Survivors of the Kilauea eruption have said they want to return to their homes despite incomplete restoration work in the area.
Residents of the Puna district on the Big Island have begun moving back despite only partial access and restoration, the Hawaii Tribune-Herald reported yesterday.
The area was devastated by the May 2018 eruption of the Kilauea volcano that lasted months before lava flows cooled and created natural barriers across roads and other access points.
Authorities in Hawaiʻi County have said a new path over the closest highway could take months to grade due to permitting and other requirements.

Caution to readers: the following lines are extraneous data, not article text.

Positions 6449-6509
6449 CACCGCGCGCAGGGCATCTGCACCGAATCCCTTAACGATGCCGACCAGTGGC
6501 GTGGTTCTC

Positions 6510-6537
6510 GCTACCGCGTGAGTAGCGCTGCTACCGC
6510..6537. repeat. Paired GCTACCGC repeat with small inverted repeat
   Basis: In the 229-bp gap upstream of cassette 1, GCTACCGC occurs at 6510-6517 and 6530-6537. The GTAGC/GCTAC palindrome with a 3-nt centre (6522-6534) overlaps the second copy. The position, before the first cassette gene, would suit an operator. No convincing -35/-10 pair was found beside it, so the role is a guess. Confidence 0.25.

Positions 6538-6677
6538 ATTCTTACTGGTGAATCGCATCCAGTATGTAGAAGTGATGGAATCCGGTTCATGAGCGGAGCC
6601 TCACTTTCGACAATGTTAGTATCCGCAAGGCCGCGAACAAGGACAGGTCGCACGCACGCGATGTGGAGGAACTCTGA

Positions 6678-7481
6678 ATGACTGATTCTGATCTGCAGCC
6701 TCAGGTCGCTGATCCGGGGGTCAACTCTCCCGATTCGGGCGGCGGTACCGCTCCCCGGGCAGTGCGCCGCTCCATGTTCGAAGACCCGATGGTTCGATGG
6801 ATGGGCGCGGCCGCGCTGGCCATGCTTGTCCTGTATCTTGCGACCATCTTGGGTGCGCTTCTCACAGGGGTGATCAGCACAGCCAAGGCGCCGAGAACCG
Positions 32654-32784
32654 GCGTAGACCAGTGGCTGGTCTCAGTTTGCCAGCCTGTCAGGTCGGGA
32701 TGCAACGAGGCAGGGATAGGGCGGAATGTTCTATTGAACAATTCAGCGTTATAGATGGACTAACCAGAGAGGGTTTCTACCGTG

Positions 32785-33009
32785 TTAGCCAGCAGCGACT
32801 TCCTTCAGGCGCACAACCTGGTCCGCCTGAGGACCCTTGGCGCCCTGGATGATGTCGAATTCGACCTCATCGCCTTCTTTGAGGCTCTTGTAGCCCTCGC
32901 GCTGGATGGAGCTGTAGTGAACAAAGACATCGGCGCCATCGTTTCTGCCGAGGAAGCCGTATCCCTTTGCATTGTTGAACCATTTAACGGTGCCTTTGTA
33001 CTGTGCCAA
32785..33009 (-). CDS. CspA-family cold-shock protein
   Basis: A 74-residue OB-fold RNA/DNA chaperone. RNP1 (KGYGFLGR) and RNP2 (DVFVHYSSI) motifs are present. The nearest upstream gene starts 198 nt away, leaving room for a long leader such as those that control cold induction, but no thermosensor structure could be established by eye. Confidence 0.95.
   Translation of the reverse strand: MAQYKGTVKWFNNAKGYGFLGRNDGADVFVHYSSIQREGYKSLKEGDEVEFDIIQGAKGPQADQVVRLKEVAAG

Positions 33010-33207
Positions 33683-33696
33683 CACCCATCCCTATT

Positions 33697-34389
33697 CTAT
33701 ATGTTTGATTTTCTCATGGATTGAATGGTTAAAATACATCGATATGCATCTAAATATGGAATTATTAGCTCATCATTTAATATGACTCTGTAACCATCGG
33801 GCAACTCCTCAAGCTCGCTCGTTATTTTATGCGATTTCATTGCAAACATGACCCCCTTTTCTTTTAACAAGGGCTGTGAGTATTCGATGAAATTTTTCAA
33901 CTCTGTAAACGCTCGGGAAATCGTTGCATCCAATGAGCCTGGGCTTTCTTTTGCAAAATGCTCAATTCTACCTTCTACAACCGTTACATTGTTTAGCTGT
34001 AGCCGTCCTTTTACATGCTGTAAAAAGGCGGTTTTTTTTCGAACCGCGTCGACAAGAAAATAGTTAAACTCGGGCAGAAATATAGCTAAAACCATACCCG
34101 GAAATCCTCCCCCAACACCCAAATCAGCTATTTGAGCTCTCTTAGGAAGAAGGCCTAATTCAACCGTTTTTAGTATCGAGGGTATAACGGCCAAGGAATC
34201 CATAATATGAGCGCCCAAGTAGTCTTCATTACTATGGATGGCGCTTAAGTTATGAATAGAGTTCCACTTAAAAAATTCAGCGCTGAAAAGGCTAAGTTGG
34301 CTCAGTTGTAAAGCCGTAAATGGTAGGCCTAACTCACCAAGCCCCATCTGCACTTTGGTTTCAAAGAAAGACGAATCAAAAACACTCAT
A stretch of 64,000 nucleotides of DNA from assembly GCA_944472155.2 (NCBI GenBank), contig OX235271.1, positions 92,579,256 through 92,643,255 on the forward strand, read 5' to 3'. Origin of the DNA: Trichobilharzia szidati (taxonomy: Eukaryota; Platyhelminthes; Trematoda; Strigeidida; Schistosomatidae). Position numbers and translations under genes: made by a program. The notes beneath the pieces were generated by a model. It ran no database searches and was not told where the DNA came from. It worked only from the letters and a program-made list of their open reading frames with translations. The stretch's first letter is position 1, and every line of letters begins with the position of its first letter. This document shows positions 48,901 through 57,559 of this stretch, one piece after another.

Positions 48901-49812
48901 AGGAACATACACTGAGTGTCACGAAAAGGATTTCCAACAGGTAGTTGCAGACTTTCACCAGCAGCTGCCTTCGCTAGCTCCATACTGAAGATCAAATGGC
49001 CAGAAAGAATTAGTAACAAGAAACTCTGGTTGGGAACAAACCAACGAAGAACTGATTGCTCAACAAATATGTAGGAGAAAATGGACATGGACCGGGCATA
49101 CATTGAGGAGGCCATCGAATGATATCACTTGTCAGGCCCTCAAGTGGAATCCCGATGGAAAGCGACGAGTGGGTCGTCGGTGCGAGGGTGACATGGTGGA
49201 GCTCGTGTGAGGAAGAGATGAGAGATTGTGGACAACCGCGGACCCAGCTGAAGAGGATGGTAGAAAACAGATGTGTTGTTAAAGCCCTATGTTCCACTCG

Puna residents inside one isolated pocket near Highway 132 said they use solar panel arrays, a water collection tank, and helicopter drops or hiking trips over the hardened flows for supplies.
"We gave up on them getting the road open," said Michael Gornik, "and we started doing it."
Gornik is back at his Polestar Gardens meditation center after losing his home to a brush fire sparked by a river of lava that flowed passed his property on its way to the ocean.
He said he is glad to be back, even if there is "a strange apocalyptic feel out here."
"You can see the ocean from everywhere now," Gornik said. "This is such a different place."
Puna Geothermal Venture, a subsidiary of renewable energy company Ormat Technologies Inc., is working to provide access to the area through its site near Highway 132.
The company has scheduled a March 22 meeting to discuss details with residents.